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Editorial Commentary: Ken Ciboski

Ciboski: Impeachment? Leave It To The Voters


The release of the Mueller report and former FBI director James Comey’s assertion that President Donald Trump pressured him to drop an investigation into former National Security Advisor Michael Flynn’s activities has prompted the president’s critics to consider that the president’s actions may fall into the area of obstruction of justice. Some House of Representatives members say these are grounds for impeachment.

Impeachment proceedings can be brought for treason, bribery, or other high crimes and misdemeanors. We should remember that impeachment of a president or a high federal official does not necessarily lead to removal from office. Two presidents—Bill Clinton and Andrew Johnson—were impeached but not removed from office.

The House of Representatives initiates impeachment proceedings in presenting Articles of Impeachment. A majority vote on any one article is enough to go to the next step, where the Senate carries out all impeachment trials, presided over by the Chief Justice of the United States Supreme Court. A two-thirds majority is then needed for conviction.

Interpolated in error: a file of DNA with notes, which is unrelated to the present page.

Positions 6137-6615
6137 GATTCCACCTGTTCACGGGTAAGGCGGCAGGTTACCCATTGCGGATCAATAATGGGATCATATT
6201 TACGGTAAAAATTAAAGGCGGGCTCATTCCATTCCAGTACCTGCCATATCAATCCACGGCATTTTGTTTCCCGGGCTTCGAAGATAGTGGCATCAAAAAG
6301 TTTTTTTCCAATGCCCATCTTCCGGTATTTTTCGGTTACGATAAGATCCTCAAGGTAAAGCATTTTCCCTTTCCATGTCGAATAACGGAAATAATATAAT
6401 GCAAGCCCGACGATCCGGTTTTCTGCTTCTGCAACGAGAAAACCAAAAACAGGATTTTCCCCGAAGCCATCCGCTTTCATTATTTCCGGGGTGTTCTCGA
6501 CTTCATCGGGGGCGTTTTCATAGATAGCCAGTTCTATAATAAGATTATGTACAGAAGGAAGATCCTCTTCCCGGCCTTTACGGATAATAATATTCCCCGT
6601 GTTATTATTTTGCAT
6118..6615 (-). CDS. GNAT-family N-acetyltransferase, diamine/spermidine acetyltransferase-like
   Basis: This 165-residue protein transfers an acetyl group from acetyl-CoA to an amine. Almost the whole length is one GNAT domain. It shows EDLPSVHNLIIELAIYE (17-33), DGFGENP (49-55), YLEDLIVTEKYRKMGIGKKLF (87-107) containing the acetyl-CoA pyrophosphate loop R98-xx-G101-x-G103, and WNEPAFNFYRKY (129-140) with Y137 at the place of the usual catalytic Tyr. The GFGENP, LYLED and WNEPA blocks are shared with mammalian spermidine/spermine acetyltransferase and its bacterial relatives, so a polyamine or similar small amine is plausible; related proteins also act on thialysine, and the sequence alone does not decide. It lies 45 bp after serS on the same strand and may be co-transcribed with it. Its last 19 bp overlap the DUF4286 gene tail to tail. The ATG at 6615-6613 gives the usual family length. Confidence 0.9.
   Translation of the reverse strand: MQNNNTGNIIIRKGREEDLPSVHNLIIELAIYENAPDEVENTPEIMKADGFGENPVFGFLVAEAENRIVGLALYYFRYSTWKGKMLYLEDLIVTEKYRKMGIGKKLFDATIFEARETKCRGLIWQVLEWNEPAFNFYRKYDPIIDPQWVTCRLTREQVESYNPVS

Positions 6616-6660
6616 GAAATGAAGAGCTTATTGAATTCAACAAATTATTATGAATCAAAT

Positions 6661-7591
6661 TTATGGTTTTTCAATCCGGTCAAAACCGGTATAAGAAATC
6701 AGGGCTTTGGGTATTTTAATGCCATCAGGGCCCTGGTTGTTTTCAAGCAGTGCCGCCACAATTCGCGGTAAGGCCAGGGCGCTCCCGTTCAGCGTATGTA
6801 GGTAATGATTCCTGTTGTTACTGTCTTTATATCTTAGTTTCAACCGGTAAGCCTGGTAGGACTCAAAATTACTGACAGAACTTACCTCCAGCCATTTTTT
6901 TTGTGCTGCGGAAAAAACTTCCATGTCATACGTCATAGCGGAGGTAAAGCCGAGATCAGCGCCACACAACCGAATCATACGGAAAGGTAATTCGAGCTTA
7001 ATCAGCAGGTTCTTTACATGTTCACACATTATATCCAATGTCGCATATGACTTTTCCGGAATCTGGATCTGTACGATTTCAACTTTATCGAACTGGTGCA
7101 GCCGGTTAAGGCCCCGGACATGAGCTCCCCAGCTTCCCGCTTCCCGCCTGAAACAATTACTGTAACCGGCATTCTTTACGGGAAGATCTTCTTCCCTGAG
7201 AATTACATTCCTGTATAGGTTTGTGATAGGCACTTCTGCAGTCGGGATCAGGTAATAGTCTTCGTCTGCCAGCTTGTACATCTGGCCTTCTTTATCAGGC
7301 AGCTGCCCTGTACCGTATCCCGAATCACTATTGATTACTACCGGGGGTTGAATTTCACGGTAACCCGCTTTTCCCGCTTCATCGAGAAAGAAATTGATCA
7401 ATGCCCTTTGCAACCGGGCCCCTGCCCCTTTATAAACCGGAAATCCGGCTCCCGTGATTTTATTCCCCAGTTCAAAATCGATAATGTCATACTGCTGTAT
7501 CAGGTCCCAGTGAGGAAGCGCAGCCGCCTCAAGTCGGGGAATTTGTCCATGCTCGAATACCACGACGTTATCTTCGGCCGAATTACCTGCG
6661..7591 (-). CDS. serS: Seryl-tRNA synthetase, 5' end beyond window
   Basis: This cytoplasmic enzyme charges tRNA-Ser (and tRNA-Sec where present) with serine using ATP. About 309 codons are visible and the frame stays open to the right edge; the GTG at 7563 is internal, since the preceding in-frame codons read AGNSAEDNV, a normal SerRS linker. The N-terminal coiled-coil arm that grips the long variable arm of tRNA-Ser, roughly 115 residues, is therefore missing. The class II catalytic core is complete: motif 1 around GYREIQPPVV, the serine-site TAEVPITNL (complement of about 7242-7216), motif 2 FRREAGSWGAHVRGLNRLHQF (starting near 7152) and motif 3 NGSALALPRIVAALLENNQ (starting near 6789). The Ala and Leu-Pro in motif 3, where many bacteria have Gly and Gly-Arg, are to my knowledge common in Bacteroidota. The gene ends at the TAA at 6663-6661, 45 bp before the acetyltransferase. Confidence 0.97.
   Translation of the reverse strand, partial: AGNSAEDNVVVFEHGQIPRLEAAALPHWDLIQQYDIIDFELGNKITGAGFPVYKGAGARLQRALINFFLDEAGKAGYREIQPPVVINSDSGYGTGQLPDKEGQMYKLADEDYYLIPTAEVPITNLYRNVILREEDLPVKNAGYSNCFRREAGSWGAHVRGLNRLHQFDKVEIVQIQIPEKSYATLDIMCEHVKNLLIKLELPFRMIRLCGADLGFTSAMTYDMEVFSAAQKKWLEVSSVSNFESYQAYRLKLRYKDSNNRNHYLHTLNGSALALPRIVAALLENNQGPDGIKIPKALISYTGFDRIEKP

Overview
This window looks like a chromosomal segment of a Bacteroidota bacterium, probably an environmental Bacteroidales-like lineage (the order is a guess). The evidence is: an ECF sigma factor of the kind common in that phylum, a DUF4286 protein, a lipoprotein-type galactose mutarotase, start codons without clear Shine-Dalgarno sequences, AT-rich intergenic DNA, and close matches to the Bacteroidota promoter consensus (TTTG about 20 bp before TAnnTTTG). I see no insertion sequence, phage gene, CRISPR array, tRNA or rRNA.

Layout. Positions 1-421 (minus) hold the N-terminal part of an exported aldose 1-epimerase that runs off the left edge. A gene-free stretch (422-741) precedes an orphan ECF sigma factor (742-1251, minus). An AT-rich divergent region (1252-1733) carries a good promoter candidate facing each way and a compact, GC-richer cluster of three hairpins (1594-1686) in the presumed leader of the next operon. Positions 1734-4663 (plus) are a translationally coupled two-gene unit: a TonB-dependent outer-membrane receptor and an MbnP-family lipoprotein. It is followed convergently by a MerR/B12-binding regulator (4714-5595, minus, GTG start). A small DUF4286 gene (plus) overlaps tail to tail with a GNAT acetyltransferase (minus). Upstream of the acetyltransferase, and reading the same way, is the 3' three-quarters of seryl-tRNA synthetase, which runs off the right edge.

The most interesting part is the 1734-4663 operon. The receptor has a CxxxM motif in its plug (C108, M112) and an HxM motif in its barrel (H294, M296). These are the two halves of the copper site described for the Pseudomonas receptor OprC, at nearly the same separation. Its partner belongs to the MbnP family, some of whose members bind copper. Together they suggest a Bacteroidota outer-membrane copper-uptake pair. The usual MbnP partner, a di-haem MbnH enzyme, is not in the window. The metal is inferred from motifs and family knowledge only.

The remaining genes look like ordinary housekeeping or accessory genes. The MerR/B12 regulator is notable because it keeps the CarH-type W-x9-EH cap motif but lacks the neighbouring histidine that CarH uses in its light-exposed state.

Impeachment of President Trump could probably pass the House, but he would likely not be convicted at a trial in the Republican-controlled Senate. This would mean that he could then appeal to his political base by playing the role of a martyr who survived what he would call a “coup attempt,” just as he did after the release of the Mueller report.

For this reason, at this point I believe the House should not pursue impeachment, and should leave it to the voters to decide whether or not to remove Trump in 2020.